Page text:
This post is all about the different usage and formations of the Possessive Case as I told in my previous post “What is Case in English Grammar and How to Use It” that I’ll be coming soon with an in-depth discussion on the topic.
In today’s world the need for reading, writing and speaking in English is a worldwide need but English learners are often seen struggling hard with grammatical terms such as the “Case” used in the English Language. You may find my previous post on the same topic quite helpful. I would recommend you to have a glance at that one before going through this post on the usage variations and different formations of the Possessive Case.
I would like to cite the Definition of the Case for your convenience.
Definition: The relation of a noun or a pronoun with other words in a sentence is known to be the Case.
The Case, in other words, reflects the grammatical function of a noun or pronoun in a sentence.
For Example: “He laughed at the man”
Here “He” is the subject. It is the answer to the question “Who laughed at the man?”. The group of words “laughed at the man” is the Predicate. “the man” is the answer to the question “Who did he laugh at?”. The noun “man” is, therefore, the object.
Now let’s come to the topic at hand.
What is the Possessive Case?
When the use of a noun or a pronoun indicates an ownership, possession or relation of some other kind, it is said to be in the Possessive Case. Generally, the Possessive Case is identified by looking for the answer to the question “Whose?”
This is Mr. Bin’s property.
Here Mr. Bin is changed to “Mr. Bin’s” to indicate ownership or possession. “Mr. Bin’s” is the answer to the question “Whose property is this?” The property belongs to Mr. Bin. Mr. Bin is, therefore, is said to be in the Possessive Case.
Relationships other than just possession are often expressed by the Possessive Case which is misleading. Actually, the term “Possessive” for “Genitive” is often misled and has clearly been discussed in my previous post on The Case. You may have a look at it.
Formation of the Possessive Case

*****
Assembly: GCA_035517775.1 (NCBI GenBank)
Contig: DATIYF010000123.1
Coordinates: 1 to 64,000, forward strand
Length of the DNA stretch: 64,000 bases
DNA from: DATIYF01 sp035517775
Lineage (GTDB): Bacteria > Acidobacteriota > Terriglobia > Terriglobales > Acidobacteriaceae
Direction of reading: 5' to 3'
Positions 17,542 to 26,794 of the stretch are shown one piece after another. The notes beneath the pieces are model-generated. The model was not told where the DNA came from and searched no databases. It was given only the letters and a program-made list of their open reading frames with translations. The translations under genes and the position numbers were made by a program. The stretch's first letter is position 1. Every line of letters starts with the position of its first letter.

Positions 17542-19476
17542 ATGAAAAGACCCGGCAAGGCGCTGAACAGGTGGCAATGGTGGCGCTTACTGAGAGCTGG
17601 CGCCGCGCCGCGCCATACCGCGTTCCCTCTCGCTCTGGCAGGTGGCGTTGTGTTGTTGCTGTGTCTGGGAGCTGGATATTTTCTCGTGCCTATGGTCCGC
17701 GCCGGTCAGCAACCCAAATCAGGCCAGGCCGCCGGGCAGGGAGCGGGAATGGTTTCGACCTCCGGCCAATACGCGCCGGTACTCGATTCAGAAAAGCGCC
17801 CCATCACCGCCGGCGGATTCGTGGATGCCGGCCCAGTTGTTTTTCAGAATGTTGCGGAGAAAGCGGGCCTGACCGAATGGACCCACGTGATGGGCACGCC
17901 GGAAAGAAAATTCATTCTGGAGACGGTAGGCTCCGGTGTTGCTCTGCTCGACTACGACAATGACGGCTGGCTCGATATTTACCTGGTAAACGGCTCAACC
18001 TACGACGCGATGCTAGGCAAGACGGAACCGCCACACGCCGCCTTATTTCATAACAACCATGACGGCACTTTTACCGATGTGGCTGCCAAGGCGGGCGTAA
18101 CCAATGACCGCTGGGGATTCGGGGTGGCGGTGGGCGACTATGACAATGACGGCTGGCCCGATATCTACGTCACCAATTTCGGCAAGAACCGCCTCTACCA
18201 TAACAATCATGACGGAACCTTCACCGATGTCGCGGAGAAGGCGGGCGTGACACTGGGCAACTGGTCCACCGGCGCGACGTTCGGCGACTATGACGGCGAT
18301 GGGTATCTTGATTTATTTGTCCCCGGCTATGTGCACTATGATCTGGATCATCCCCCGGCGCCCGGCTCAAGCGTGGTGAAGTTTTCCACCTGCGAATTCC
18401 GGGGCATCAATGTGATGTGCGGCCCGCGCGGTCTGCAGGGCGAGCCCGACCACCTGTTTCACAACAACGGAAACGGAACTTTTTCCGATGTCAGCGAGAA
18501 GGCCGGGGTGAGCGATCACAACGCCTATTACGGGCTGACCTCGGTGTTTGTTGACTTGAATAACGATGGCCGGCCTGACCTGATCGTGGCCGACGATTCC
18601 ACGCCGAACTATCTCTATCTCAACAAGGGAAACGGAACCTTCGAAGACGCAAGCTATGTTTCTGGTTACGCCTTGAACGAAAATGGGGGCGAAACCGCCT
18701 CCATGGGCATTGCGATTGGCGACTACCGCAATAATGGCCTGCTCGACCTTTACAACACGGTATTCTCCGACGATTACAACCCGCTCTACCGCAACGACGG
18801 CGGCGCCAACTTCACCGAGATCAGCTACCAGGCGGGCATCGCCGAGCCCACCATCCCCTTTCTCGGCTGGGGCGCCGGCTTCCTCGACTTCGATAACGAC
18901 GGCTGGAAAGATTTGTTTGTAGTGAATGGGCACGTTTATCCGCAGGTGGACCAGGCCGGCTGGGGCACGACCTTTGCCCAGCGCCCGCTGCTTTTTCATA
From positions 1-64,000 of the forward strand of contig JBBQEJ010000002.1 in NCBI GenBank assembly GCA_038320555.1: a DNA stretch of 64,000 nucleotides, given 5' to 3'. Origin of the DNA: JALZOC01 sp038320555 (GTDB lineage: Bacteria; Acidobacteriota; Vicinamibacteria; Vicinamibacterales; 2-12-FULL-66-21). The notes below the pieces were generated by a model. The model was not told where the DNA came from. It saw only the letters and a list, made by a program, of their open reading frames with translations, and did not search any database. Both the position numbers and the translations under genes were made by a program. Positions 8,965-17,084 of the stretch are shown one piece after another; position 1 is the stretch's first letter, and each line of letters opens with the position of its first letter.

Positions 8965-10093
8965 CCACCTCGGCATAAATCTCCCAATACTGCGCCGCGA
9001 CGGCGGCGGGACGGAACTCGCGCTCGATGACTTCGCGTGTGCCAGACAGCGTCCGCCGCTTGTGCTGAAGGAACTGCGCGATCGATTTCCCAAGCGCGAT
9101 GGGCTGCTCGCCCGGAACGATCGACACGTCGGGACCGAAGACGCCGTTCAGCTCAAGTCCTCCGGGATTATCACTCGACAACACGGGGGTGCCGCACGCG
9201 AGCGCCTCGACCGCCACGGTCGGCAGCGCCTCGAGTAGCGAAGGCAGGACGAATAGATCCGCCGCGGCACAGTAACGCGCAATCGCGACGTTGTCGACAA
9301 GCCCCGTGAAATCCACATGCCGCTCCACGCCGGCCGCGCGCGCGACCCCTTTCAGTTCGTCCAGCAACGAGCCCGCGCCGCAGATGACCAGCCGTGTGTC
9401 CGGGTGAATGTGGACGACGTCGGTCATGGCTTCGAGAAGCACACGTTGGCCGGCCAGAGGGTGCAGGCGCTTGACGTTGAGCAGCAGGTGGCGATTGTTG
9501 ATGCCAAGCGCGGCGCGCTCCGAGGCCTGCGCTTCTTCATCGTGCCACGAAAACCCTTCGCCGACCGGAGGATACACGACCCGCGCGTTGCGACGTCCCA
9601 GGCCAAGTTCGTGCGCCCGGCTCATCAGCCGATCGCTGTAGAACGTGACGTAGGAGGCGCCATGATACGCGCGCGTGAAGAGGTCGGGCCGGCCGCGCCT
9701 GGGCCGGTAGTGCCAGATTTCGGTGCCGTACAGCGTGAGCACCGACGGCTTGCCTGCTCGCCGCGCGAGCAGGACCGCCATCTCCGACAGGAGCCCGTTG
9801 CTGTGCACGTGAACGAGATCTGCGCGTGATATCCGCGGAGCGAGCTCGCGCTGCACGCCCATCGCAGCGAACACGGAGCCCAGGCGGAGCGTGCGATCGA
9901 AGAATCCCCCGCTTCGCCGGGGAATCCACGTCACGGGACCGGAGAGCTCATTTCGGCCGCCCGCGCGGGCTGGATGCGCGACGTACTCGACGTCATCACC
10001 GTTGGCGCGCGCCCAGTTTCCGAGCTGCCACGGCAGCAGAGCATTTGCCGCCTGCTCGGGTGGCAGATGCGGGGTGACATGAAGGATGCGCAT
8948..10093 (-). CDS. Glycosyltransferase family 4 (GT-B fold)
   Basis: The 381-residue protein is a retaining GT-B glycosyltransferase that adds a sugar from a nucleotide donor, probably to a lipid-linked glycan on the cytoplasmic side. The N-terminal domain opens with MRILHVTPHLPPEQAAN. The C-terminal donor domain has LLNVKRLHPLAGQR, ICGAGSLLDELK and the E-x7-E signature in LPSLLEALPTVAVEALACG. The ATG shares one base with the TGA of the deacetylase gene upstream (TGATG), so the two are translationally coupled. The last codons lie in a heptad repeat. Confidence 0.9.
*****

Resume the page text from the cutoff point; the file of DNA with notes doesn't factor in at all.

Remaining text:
In the case of singular nouns an apostrophe and an “s” (‘s) is added to form the Possessive Case;
Such as, “The king’s order”, “Emma’s book” etc.
However, a few nouns ending with hissing sounds drop the letter “s” in the end to indicate the Possessive Case;
Such as, “Moses’ laws”, “For goodness’ sake” etc.
In the case of plural nouns ending with “s” just an apostrophe (‘) is added to form the Possessive Case;
Such as, “boys’ school”, “birds’ nests” etc.
But plural nouns not ending with “s” take an apostrophe and “s” (‘s) to form the Possessive Case;
Such as, “children’s playground”, “men’s clothes” etc.
Compound nouns or names consisting of several words and nouns in apposition do form their Possessive Cases by adding an apostrophe and an “s” (‘s) to the last word.
Such as, “The king of Nepal’s speech”, “This is Tagore, the poet’s birthplace” etc.
Similarly when two or more nouns are closely connected by “and” the Possessive apostrophe and “s” (‘s) is added to the latter or the last one to indicate shared possession.
Such as, “Wordsworth and Coleridge’s Lyrical Ballads”, “Sady and Tom’s shop” etc.
But the Possessive apostrophe and “s” (‘s) is added to each of the nouns to indicate separate possession.
Such as, “Tagore’s and Nazrul’s poems”, “Sady’s and Tom’s shops” etc.
How to Use Possessive Case
The remarkable part and thing to remember is that the nouns or names of non-living objects are not used in the Possessive Case these days
“The back of the chair”, “The front page of the newspaper”. etc.
“A bird’s eye”, “A cow’s belly”. etc.
Exceptions are there:
(i) The Possessive Case is used when inanimate objects are personified.
Such as, “India’s heroes”, “Fortune’s favour”. etc.
(ii) When nouns denote time, space or weight
Such as, “A week’s leave”, “A foot’s length”, “A pound’s weight”. etc.
(iii) Some of the following phrases are used with the Possessive Case
Such as, “Heart’s content”, “Wit’s end”. etc.
*** There is another type of the Possessive Case named the Elliptical or Absolute Possessive
The Possessive Case of nouns indicating a house, trade or profession is often used without using nouns like house, shop after them.
Such as, “Let’s go to the baker’s” (baker’s shop), “She went to my uncle’s” (uncle’s house). etc.
But these words cannot be omitted after the Possessive Case of pronouns unless the words denoting shop etc. (here “bag”) are previously mentioned.
Such as, “This is his bag; where is yours?”. etc.
*** Double Possessive
This form is used to express one out of many. In this form, both (‘s) and “of” are used
Such as, “News of Jenny” means news about Jenny but “The news of Jenny’s” refers to one of many news that Jenny brings,
Similarly, “A toy of Jenny’s” refers to only one of many toys Jenny has. etc.
However, the skill in using the Possessive Case properly is subject to the regular practicing of the rules mentioned above. But keep in mind that rules are made to make a language easy to express our thoughts and not to make it difficult.
Have a good time, Bye
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